How to Tell Your Mom You Are Gay

So you want to tell your mom that you're gay and try not to get her upset. It's best you understand right from the beginning that try as you might, you may not be able to avoid some upset. Stay calm and follow these steps.


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    Make sure your mom is not already dealing with some other stressful situation. You're going to tell her something pretty significant, and it's best if you don't drop it on her while she's already got her hands full with your dad crashing the car, your brother needing 10 teeth pulled, your sister getting a tattoo and the IRS breathing down her neck. Also try to be aware of the fact that your mom probably doesn't have the first clue about what it means to be gay, so be prepared to spend some time with her.
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    Sit down and try to talk in private away from strangers. Going to a restaurant is nice, but for something this important it's better to do it alone.
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    Start up the conversation. It can be hard just getting started. Try to gradually lean towards the subject.
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    Try not to inject drama. Tell your mom that you love her. Tell her that you care about and respect her as your mother and that what you're about to say is very important.
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    Tell her that you're gay. Be calm and resist the temptation to intone the news in a bleak, depressed manner. Don't assume she's going to freak out. Tell her quickly, calmly, and in a matter-of-fact way that shows her that you're fine with it, and want her to be, too.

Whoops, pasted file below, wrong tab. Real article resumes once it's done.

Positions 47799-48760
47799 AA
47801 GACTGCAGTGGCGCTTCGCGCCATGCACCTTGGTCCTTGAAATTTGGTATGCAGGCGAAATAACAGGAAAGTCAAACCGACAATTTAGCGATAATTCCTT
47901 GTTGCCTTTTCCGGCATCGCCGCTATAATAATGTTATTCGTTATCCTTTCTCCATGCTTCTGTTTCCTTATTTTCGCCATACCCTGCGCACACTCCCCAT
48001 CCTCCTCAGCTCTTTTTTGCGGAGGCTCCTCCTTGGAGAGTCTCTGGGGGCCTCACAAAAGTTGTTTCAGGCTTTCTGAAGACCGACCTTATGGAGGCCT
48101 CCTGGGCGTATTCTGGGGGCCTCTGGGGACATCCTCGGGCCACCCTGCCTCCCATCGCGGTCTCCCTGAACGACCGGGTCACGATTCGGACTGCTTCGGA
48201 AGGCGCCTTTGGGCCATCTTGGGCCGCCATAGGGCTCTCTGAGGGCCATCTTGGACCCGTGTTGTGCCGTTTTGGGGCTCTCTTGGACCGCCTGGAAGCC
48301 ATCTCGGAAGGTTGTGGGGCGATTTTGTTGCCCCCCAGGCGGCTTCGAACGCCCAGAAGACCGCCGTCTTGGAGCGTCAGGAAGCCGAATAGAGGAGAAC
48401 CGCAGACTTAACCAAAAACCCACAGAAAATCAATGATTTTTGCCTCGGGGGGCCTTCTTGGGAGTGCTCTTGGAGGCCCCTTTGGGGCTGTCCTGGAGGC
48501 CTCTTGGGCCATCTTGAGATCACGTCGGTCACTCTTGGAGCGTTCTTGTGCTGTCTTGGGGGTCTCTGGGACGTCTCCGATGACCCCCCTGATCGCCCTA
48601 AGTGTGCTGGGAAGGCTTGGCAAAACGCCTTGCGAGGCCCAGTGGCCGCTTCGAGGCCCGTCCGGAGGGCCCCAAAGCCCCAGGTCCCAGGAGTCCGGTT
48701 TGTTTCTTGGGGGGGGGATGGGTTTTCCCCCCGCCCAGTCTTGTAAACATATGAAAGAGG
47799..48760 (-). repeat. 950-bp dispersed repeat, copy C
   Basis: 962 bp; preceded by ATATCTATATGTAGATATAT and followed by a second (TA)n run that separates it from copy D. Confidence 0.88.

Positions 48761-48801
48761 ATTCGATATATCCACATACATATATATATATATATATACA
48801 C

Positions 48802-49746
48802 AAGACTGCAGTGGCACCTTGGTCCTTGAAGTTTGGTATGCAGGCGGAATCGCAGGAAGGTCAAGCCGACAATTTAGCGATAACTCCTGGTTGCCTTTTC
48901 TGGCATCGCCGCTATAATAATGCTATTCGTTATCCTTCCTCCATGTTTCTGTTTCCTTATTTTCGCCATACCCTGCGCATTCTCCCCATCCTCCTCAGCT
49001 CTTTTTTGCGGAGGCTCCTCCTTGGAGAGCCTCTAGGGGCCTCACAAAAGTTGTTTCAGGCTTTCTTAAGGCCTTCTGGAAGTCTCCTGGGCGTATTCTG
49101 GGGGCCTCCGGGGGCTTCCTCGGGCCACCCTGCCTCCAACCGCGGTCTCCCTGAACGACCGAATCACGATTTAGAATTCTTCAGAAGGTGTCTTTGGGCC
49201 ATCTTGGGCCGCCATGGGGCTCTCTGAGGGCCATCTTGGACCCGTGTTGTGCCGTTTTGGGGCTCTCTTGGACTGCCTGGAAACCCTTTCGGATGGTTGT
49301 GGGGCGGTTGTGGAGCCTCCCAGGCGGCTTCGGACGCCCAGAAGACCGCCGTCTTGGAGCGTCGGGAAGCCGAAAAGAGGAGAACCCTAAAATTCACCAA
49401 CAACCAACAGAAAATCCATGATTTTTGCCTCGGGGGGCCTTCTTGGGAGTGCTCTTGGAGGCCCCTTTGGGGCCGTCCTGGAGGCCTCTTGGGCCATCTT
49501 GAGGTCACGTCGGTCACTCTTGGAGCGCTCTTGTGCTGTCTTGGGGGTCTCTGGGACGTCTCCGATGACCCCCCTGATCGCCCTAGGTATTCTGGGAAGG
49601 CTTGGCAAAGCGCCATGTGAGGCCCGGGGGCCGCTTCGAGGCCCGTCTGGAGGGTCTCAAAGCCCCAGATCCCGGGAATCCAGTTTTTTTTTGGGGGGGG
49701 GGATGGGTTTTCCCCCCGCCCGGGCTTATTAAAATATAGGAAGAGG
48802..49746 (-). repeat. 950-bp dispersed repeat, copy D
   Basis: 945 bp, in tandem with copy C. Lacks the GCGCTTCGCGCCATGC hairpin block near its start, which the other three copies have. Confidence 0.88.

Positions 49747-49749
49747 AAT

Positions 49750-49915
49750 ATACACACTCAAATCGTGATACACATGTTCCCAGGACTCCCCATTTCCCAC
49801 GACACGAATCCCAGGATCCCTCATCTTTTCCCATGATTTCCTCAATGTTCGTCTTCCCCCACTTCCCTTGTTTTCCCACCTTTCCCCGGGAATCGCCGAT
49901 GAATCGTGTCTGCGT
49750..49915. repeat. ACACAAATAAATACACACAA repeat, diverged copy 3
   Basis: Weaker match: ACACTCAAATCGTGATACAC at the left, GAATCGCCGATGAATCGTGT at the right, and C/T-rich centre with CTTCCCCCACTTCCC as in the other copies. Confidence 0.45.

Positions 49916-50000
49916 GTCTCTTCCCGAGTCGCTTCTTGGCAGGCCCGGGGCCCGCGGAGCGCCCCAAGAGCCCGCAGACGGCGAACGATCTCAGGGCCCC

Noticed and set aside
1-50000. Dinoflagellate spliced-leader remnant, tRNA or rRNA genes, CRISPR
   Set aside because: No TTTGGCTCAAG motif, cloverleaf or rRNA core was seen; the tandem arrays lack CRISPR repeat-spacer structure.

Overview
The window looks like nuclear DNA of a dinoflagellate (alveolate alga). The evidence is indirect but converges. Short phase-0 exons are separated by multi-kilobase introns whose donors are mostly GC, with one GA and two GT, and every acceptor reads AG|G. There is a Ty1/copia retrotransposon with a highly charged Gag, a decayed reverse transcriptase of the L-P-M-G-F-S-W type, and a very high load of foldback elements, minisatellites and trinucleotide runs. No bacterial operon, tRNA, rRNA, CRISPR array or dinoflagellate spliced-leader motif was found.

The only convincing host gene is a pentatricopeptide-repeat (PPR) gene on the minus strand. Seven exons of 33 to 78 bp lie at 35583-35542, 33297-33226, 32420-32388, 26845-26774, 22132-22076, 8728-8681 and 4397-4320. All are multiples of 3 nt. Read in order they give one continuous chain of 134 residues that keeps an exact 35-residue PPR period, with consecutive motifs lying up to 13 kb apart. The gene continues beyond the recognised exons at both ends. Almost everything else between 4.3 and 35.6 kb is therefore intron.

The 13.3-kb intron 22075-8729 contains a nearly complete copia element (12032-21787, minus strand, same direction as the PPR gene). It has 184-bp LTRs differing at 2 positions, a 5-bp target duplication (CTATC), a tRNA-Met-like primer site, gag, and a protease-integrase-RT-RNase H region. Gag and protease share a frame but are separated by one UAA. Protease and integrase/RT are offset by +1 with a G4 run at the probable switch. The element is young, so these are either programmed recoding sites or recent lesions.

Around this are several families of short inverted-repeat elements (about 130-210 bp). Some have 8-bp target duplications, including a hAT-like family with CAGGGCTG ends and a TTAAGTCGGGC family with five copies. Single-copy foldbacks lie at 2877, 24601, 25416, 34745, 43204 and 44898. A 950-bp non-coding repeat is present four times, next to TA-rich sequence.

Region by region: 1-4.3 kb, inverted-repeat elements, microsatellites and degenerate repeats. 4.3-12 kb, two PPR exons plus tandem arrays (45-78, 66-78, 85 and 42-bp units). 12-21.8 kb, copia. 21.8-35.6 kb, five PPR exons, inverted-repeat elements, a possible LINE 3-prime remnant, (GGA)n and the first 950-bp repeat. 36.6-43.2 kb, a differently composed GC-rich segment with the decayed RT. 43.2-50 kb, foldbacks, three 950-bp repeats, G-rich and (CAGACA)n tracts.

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    Give her a moment. Allow her to let it sink in for a minute or two. Remember that this is probably going to be a big deal to her.
    • Prepare for a wide range of emotional responses, everything from rage to disbelief, or grief to fear.
    • Deal with her questions immediately.
    • Common questions from Moms include: Is it my fault? What happened to you to make you this way? Is this because you were raped? Many times when faced with the news that a child is gay, a parent will search for a reason. Avoid allowing her to attach "blame" to anyone or any incident. For example, "No, Mom, it's not anybody's fault. It's just who I am, the same as being right handed or having green eyes." or "If I'm gay because I was molested, why are so many others who were molested not gay? Being molested doesn't determine sexual orientation, though it really can mess you up. I'm gay because I'm gay. Not because someone touched me when I was a kid."
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    Discuss it with her openly now that she knows. Explain to her when you realized it, how you have been struggling to accept it yourself and then tell her, and if there's someone special, without revealing a lot of details at this point, simply let her know you have been seeing someone. This is important so she can understand you and your feelings better.